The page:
“The accessibility of these devices has also impacted a second area, web and app accessibility. Apple’s developer tools have been designed so that you actually have to break accessibility in your app. So there are tens of thousands of apps to choose from that are now accessible – often replacing hard or impossible to use websites that haven’t been built with the benefit of such an environment. This has had a massive impact on choice for disabled people. As a blind person I would always first reach for an app which is a much more accessible, cleaner and more distilled user experience. Actually, I would first reach for Siri to see if the information or interaction I want can be done in a few seconds flat. If it works, this is a result. If it doesn’t, then I have only wasted seconds before firing up the app.
“Having said that, I actually use my phone considerably less since getting my smartwatch, which is like a quick window into my phone’s most commonly used features. It taps me on the wrist when I need to turn down the next street, it means I can pay for items without even taking my phone out of my pocket, and it lets me know how bad my night’s sleep has been – but behind the watch and all its services is always the phone.
“It is impossible to say which device or technology will have the biggest impact going forward, but undoubtedly at the heart of it will be the smartphone. It is almost impossible to underestimate the potential of the smartphone to transform the lives of disabled people. From hailing and interacting with an autonomous ride, to controlling your environment, to adjusting the settings on smart prosthetics, to interfacing with a world of information and services, the smartphone will carry on giving and enabling.”
- Is accessibility now more of a mainstream issue than it used to be?
“The concept of digital accessibility is now not only more mainstream an issue – it is, in fact, a purely mainstream issue. So, ‘accessibility’ (with its historical connotations of being solely for the disabled user, requiring extra budget and being a ‘bolt-on’ that may be dropped off) should probably now be replaced with the idea of ‘inclusive design’. Inclusive design is for every user and is factored in from the very start of any project, informing every decision along the way.”
- What can be done to improve the state of digital accessibility?
“The single most impactful development that will see a seismic shift is for the UK Government to actually enforce the law. This sounds odd, but I explained it in a recent open letter to the government (link to Robin’s letter: eab.li/23 ).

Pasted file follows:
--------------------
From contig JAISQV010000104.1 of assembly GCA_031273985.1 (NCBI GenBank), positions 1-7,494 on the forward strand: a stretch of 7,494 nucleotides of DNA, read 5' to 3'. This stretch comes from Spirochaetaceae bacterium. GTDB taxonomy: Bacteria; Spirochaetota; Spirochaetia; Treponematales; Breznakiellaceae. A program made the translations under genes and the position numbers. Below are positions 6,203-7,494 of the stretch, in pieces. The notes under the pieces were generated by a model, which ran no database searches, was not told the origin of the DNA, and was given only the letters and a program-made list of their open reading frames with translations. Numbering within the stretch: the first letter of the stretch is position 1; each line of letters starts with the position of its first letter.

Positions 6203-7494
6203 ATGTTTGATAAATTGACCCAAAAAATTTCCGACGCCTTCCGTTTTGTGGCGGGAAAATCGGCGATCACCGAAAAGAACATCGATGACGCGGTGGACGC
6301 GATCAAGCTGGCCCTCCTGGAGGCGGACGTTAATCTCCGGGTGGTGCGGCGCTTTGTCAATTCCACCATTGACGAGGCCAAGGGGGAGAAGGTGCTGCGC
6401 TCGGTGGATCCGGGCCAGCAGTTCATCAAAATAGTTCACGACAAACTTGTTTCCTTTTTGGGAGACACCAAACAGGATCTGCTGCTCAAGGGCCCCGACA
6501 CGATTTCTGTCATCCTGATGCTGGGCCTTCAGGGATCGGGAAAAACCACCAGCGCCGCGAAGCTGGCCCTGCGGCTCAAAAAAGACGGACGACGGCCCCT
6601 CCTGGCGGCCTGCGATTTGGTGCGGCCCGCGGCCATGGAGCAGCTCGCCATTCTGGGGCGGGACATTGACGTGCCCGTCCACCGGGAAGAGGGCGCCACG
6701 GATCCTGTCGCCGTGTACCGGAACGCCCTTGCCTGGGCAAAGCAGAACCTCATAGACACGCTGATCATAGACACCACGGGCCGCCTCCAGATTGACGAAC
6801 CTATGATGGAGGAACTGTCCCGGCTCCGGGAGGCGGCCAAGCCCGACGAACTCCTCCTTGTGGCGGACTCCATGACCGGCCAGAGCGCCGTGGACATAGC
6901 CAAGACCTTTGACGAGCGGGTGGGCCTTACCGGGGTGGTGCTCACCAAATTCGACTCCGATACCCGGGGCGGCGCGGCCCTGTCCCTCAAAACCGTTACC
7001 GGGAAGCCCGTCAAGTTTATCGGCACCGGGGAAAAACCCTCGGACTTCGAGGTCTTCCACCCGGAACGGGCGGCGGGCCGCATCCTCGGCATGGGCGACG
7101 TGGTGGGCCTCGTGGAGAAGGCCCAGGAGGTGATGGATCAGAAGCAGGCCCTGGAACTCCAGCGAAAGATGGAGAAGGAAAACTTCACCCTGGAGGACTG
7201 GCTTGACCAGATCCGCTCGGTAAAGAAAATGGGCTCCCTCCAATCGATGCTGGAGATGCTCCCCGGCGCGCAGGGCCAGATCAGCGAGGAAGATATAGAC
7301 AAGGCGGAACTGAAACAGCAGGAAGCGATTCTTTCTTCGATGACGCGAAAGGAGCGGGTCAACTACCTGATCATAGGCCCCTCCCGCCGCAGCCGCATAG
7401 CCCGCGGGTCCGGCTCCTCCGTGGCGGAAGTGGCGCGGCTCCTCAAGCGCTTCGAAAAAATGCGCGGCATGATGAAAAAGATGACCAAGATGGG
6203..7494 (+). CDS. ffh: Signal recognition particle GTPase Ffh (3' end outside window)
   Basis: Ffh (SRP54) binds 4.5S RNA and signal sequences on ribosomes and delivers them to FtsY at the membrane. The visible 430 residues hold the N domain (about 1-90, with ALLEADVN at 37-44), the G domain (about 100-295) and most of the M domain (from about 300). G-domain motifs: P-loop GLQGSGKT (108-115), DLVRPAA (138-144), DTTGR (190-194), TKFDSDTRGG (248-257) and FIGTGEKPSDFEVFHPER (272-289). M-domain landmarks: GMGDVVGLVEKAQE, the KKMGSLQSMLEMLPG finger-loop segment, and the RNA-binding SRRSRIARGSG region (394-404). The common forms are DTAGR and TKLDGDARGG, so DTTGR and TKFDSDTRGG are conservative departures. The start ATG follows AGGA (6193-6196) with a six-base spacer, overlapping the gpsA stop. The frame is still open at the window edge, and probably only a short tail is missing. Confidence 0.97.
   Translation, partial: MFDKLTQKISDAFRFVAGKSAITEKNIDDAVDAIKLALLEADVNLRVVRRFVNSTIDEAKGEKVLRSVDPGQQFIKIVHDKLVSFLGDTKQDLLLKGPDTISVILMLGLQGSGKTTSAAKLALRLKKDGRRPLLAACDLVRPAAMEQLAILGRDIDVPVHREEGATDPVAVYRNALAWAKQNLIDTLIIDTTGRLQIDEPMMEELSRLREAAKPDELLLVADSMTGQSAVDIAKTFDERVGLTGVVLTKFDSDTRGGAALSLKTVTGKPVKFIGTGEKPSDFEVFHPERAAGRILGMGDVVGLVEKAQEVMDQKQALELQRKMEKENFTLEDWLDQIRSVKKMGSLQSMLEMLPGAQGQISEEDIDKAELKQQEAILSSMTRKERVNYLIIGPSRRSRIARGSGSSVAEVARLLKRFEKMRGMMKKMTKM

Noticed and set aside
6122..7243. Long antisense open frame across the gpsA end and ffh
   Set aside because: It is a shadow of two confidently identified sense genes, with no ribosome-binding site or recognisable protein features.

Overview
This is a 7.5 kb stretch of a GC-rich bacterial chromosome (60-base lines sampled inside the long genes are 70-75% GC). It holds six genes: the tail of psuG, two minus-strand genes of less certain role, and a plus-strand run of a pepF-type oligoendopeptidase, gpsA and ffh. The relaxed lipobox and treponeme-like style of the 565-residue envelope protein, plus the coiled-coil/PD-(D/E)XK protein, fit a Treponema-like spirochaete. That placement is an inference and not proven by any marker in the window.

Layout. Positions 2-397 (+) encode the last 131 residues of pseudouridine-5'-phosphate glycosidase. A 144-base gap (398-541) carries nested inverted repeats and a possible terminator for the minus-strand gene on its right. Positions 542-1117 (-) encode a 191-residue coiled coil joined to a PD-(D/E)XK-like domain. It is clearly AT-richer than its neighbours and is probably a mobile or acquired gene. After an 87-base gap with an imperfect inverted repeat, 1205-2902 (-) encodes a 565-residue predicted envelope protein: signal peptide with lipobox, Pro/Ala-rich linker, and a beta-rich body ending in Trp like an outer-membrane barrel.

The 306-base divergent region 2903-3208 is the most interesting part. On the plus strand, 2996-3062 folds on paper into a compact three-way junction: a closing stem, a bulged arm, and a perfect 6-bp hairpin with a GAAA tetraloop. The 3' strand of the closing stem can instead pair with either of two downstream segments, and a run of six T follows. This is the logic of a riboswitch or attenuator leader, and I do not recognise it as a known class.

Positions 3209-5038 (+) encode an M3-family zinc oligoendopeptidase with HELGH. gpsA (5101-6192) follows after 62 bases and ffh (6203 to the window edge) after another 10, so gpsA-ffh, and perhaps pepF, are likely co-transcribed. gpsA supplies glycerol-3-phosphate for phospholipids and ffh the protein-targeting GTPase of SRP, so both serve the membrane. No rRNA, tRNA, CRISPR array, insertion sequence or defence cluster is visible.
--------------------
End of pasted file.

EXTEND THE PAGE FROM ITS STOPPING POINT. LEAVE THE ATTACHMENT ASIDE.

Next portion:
“To summarise, it’s been a legal requirement to have an accessible website since 2003 and yet we estimate that more than 90% of websites in the UK still don’t even meet ‘single-A’ standard [of the Web Content Accessibility Guidelines], let alone ‘AA’, which is arguably the legal requirement.
“The trouble is that authorities don’t appear to feel that checking for compliance is their job. Instead it’s been left to individuals or those representing them, such as the RNIB, to help enforce the law. You can barely leave your car one minute over time without getting a parking ticket, but where are the government’s wardens of the internet? The law on accessibility matters too – arguably much more so for those disabled users directly impacted, and more widely for our digital economy.
“Why leave it to disabled individuals to enforce the law? That seems wrong to me. One reason is that for a long time, the UK Government probably felt that their own house wasn’t sufficiently in order. They were doing the equivalent of speeding or parking on double-yellow lines themselves. But now, the government portal, gov.uk, is pretty accessible and so I say that now is the time. Let’s get this initiative underway and get companies to sit up and take note.”
- What have been some of the most exciting projects you’ve worked on over the years?
“This is going to sound quite pedestrian in light of the amazing technologies available today, but I think that AbilityNet’s ongoing involvement in the accessibility of Microsoft products is something I’m most proud of. When I consider how many people we’ve potentially helped by assisting in the accessibility of Microsoft Windows and Office, etc, I’d have to say that this was some of our work that I am most proud of.”
- What has been your biggest achievement?
“I’d hope that my involvement with the UK Government Digital Strategy, and my blogs and public speaking, have impacted people’s lives for the better. I’m also very proud to have been a judge in the recent Global Mobile Awards in Barcelona, and to have received two recent awards: runner up in the 2015 UK Digital Leaders Awards (after Baroness Martha Lane Fox) and the special award at this year’s Tech4Good event.”